Twelfth SAARC Summit in Islamabad
 
Twelfth SAARC Summit in Islamabad: New Impetus to Regional Cooperation in South Asia

Professor Mustafizur Rahman Research Director Centre for Policy Dialogue (CPD), Bangladesh
 
 
The Charter of the South Asia Association of Regional Cooperation (SAARC) was adopted in Dhaka in 1985 with the aspiration of building a prosperous and peaceful region among seven neighbouring countries. The institutional framework of regional cooperation was inspired by the vision to promote individual empowerment and collective self-reliance based on accelerated economic growth, social progress and cultural development in the region. The guiding principles of this process of regional cooperation were inspired by respect for sovereign equality, territorial integrity, political independence, non-interference in the internal matter of other states and mutual benefits.
 
Regrettably, pace of implementation of these lofty ideas, which are enshrined in the SAARC Charter, has fallen short of the aspiration of the people in South Asia. Over the last two decades, the heads of the governments of the seven countries have falteringly met for twelve meetings to chart their way towards the solution of their common problems; but the state of regional cooperation has continued to move at a low gear, quite often stalled by bilateral acrimony. Thus one observes that, whilst many countries in other regions have achieved progress during the elapsed period taking recourse to effective regional cooperation as a tool for national development, South Asian countries - notwithstanding being one of the pioneers of the said concept - have lagged behind because of a serious dearth of demonstrated political will.
 
However, the outcomes of the twelfth SAARC Summit, which was held in Islamabad in January 2004, have once again generated fresh hopes about the prospect of regional cooperation in South Asia, particularly in some key socioeconomic areas.
 
The Islamabad Declaration
 
The Islamabad Declaration of the twelfth SAARC Summit calls for a greater cooperation among the member states and resolved to reinvigorate the organisation. The summit took a number of operational decisions which included, inter alia, the following.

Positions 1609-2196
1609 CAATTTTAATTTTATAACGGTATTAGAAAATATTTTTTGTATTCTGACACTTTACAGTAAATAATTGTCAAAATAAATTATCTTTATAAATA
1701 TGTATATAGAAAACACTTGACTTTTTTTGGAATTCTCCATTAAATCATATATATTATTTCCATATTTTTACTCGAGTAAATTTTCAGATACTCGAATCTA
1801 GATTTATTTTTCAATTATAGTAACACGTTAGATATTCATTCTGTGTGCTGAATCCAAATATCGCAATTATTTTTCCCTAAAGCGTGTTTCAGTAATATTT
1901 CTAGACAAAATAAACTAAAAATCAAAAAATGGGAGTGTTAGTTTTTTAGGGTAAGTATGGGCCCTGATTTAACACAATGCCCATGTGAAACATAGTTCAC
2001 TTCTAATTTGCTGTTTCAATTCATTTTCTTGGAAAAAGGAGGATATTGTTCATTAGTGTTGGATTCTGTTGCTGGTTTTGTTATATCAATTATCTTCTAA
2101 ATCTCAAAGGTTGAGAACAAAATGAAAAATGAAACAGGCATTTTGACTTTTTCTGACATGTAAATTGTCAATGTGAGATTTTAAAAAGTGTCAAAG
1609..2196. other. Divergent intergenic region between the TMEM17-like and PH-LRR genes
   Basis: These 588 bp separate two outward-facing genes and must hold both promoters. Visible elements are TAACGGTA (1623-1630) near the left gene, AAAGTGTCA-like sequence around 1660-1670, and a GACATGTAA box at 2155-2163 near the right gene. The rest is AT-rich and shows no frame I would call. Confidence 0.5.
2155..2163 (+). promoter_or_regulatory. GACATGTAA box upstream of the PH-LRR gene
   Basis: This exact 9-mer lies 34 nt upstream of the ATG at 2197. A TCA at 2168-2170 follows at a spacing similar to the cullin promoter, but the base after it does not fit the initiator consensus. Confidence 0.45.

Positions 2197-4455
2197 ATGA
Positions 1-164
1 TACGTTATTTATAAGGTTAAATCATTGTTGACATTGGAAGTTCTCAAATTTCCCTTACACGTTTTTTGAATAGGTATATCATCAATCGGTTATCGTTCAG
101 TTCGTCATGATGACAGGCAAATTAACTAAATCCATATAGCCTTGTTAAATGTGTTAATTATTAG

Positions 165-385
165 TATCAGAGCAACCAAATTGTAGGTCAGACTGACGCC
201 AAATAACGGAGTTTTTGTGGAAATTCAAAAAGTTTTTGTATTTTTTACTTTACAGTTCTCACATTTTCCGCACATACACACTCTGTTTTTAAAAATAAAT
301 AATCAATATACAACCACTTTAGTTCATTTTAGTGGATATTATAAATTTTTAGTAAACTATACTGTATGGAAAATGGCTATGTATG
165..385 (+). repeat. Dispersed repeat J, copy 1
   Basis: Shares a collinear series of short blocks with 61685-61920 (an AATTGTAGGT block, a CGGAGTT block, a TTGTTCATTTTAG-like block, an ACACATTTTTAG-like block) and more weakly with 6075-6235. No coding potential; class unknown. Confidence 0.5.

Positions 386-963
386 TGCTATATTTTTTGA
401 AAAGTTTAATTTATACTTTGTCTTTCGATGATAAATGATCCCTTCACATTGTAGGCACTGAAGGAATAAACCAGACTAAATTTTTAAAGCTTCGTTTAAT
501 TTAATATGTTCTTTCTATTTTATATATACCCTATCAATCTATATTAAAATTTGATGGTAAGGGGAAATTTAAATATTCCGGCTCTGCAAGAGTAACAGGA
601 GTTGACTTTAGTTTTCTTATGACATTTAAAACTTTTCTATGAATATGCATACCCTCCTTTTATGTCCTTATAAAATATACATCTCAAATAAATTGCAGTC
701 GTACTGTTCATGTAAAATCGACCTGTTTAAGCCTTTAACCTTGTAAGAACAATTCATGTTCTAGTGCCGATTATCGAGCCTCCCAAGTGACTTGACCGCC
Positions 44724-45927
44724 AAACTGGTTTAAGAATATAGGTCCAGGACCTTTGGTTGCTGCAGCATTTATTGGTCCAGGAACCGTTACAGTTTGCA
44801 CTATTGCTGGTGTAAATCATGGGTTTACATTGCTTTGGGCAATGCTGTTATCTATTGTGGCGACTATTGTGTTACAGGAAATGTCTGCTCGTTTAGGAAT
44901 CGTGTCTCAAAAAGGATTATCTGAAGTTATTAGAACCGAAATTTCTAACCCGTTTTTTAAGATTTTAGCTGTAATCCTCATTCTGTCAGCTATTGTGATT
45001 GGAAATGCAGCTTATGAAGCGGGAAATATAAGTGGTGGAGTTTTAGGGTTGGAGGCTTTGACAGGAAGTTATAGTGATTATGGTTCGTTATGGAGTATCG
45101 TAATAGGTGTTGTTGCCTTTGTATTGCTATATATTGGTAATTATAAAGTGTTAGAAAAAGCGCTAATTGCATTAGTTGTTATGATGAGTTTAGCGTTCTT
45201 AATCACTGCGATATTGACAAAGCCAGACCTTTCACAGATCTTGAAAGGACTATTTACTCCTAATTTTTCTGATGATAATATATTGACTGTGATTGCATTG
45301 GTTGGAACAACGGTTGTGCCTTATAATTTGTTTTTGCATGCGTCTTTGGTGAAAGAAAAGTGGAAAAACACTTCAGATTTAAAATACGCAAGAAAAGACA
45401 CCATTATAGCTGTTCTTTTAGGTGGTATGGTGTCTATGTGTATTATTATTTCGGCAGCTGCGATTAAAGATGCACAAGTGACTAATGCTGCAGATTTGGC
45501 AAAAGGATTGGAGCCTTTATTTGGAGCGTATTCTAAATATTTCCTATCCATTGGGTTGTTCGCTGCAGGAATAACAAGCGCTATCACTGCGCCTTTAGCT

* The signing of the Framework Agreement on the South Asian Free Trade Area (SAFTA).
 
* Undertaking a study on creating a South Asian Energy Cooperation including the concept of an Energy Ring.
 
* The SAARC FINANCE will examine the prospects for setting up of a South Asian Development Bank.
 
* The year 2004 has been declared as the "SAARC Awareness Year for TB and HIV/AIDS".
 
" To commemorate the twentieth year of the establishment of SAARC, the year 2005 has been designated as "South Asia Tourism Year".
 
* The Plan of Action on Poverty Alleviation prepared by the meeting of Finance and Planning Ministers in Islamabad in 2002 was approved.
 
* The Independent South Asian Commission for Poverty Alleviation (ISACPA) was entasked to prepare and submit to the next SAARC summit a comprehensive and realistic blue-print setting out SAARC Development Goals for the next five years.
 
* The SAARC Secretariat is to periodically update and submit Regional Poverty Profiles.
 
*A network of Skill Development Institutes (SDIs) across South Asia is to be developed.
 
*Progress was noted in the constitution of SAARC Autonomous Advocacy Group of Prominent Women Personalities (SAWAG).
 
*Member States were urged to move towards an early ratification of the two Conventions on Child Welfare and Trafficking in Women and Children for Prostitution.
 
*A SAARC Health Surveillance Centre and a Rapid Deployment Health Response System are to be set up to deal with the emerging and re-emerging diseases.
 
*Establishment of a SAARC Cultural Centre in Kandy was welcomed.